False assumption #3: It’s smart to concentrate most freight demand with a small number of strategic drayage carriers

When capacity is tight, this is a risky strategy.  By using freight shipping marketplace like DrayNow, you put your proverbial eggs in many different baskets, instead of just a few.   Through one source, you access thousands of qualified drayage carriers who know the intermodal space and go in and out of rail yards regularly. 

Large drayage carriers are becoming scarce.  Especially in big intermodal markets like Chicago, you don’t want to be reliant on a limited capacity base.  If one of your strategic carriers turns down a load or has a truck break down, the load very likely will push to the next day because the carrier doesn’t have the available power or drivers to cover it.  A marketplace, on the other hand, can deal seamlessly with fall-offs by automatically re-posting the load and waiting for a carrier to accept it – typically within 15 minutes. 

Think about it, the spot market is just an offshoot of a contracted arrangement that screwed up. So why not shift more of your steady freight to marketplace carriers and have a built-in back up of hundreds of dray carriers in your market?

Learn more about this in our blog: Intermodal Freight Misperception #1: When Carriers Say “Yes” the Load is Covered.  

False assumption #4: It’s difficult and time-consuming to post loads on DrayNow

What’s true here is that marketplace carriers can’t see loads that aren’t posted.  So, yes, offering steady loads on a freight shipping marketplace requires an extra step – the posting of the loads/s.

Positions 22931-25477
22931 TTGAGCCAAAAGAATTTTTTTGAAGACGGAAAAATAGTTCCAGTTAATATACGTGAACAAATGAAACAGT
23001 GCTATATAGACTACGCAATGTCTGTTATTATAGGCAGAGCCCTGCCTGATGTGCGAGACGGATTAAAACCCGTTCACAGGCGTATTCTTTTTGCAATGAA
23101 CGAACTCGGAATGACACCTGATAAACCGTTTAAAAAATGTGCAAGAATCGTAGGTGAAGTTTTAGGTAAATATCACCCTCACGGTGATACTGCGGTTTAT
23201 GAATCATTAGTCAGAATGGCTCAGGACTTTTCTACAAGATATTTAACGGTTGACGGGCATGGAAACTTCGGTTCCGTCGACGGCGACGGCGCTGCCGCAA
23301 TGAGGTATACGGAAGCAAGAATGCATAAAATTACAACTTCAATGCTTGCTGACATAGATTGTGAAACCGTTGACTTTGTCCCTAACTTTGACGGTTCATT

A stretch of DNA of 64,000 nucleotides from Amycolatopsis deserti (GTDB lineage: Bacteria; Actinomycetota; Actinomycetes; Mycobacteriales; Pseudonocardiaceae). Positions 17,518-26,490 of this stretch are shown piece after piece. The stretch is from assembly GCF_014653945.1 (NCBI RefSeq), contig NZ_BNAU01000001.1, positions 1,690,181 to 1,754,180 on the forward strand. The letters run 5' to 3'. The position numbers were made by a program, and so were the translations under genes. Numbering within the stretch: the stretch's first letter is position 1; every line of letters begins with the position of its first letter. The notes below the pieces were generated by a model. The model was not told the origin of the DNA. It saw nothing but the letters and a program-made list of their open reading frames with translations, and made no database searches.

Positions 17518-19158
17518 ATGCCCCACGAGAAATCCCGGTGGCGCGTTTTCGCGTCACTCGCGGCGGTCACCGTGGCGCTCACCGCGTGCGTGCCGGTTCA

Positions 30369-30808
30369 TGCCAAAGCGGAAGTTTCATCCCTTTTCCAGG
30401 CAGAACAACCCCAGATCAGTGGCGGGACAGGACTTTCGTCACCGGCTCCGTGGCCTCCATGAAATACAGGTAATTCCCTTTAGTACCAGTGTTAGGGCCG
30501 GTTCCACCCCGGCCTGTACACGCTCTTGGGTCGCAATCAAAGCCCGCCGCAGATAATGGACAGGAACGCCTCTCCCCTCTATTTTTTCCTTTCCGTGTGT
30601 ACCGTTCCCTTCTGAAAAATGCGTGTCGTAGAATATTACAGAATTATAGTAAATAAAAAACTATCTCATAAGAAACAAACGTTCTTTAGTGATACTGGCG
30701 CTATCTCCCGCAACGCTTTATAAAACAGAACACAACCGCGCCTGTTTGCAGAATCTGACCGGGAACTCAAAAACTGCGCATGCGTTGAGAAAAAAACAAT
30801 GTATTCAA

What’s not true is that the process is time-consuming and repetitive.  Even for thousands of orders, marketplaces like DrayNow can work with you, individually, to automate posting and eliminate much of the data entry burden. 

Shippers will drive IMCs to a marketplace model

The biggest frustration for shippers of intermodal freight is the antiquated process for monitoring load status and accessing documents.  Each status request to a broker triggers a flurry of phone calls to eventually get an answer that will already be outdated by the time the response gets back to the shipper.

That simply won’t cut it in an age where most data is on demand.  Shippers want and need more transparent data to keep their docks running smoothly.  Brokers who fail to respond to this pressing need will become irrelevant. 

DrayNow solves for this problem.

By putting technology in the hands of the drivers, marketplaces enable real-time status updates and document uploads.  No more phone calls to carriers asking them to track down the driver’s position. Brokers can simply call up the portal and answer shipper questions in real time, and accurately. It’s a completely transparent process, and one that greatly increases IMC productivity.

In the very near future, it’s going to be very difficult for brokers to stay with draymen who don’t offer transparency to shipment status and results reporting.  That goes for contracted lanes, as well as last-minute transactional drayage moves.

Brad Frith